Steve Baur
Former Editor, Modified Mustangs & Fords
August 28, 2007
Photos By: Michael Galimi

Heads-up racing is no easy feat when you have the type of competition that exists in the current Ford racing sanctions. With the advances in EFI technologies and a pocketful of cash, anyone can go fast, but it often takes more than that to win races. Pushing your ride to the limit has its challenges, and it's how you overcome them that ultimately determines how successful a racer you are.

Sutton High Performance cofounder and crew chief on this muscle Mustang, Jerry Vanderlinde, was quick to point out that the Sutton crew is what has made the team so successful in such a few short years. Its ability to adapt and overcome has proven to be the winning combination when the chips are down.

Four years ago, service director Randy Morhbach and Jerry started performing high-performance upgrades to customers' cars at Sutton Ford in Matteson, Illinois-an authorized Steeda Mustang dealer and no stranger to fast Fords. Randy and Jerry cut their teeth on Randy's son Kyle's '96 Mustang GT. When they were done, the Mustang muscled the dyno rollers to the tune of 675 rwhp-not bad considering how the power-deficient Pony started out.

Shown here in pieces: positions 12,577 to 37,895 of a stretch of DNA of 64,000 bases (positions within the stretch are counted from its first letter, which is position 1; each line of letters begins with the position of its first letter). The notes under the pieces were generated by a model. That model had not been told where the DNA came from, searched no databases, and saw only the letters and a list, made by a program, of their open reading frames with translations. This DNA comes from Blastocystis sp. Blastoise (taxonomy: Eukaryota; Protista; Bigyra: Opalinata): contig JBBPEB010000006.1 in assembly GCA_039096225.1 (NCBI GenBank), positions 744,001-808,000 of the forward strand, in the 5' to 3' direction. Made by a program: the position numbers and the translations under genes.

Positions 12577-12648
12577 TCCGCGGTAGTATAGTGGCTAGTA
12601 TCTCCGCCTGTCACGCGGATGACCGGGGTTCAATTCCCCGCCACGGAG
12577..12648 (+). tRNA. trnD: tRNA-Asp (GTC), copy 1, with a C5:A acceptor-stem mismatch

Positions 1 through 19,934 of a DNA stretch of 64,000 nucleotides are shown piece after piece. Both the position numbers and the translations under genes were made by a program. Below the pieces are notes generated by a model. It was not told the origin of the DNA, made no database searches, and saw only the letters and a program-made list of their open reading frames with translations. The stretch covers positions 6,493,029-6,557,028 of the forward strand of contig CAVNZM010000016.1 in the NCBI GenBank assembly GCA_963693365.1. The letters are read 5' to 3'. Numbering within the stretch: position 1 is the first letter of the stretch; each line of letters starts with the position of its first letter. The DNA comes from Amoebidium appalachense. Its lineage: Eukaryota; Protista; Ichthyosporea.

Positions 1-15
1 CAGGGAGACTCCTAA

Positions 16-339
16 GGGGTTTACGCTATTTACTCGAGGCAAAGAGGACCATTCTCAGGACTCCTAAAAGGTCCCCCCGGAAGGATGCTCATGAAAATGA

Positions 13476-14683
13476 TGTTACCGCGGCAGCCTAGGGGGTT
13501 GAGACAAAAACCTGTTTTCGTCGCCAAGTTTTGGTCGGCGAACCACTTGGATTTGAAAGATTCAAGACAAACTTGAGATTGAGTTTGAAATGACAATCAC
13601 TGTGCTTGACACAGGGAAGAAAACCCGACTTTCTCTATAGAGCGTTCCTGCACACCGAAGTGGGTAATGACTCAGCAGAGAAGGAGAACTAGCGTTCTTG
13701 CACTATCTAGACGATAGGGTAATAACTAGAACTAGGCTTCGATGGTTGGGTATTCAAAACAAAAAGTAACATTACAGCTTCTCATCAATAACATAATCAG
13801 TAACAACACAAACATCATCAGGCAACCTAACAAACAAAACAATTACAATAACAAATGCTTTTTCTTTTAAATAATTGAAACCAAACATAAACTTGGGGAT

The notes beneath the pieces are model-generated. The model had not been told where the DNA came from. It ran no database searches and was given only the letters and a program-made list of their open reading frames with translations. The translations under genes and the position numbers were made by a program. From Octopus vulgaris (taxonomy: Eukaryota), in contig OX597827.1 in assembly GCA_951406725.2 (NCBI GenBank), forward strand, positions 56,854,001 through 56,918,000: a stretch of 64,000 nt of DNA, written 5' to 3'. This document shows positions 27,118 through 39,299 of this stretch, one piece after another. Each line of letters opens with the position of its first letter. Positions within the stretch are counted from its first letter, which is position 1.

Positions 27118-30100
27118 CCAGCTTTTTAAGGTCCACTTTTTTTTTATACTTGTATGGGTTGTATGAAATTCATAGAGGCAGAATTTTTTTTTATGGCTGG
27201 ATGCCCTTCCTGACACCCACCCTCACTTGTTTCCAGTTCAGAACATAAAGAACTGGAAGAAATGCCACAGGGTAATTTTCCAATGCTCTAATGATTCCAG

With a growing speed shop on the grounds of his dealership, Sutton Ford owner Nate Sutton asked the guys to build him a hot rod. The culmination of their efforts was Project 505, an '05 Mustang GT built with a goal of reaching 505 rwhp. Well, they did that and more, reaching 675 rwhp and forging out a high-performance business at the same time.

"We had gone to SEMA and seen the new Mustangs and the blower kits that were coming for them," Jerry says. "I told the guys we really needed to be on the cutting edge of this stuff." Sutton High Performance, the high-performance division of Sutton Ford, has been on that edge ever since, taking Project 505 in all its three-valve-per-cylinder glory and running the first nine-second quarter-mile time with it. At the time, the Pony was black in color and piloted by Sutton's own Tony Vece during its blistering quarter-mile passes.

"When we were done with the car, Nate told us it was too fast for him to drive," Jerry says. Perhaps it was the change to a C4 three-speed auto that took a bit of fun out of the Stang, but it was a necessity given the power that the little Three-Valve mill was making. Highway cruising aside, the stallion retained all of its creature comforts and was mostly an exercise in bolt-ons, as it used a Vortech JT-Trim supercharger, ported heads with stock cams, a ring-and-pinion change, and some exhaust work. Nate wasn't the only one who would have a problem with getting behind the wheel, though.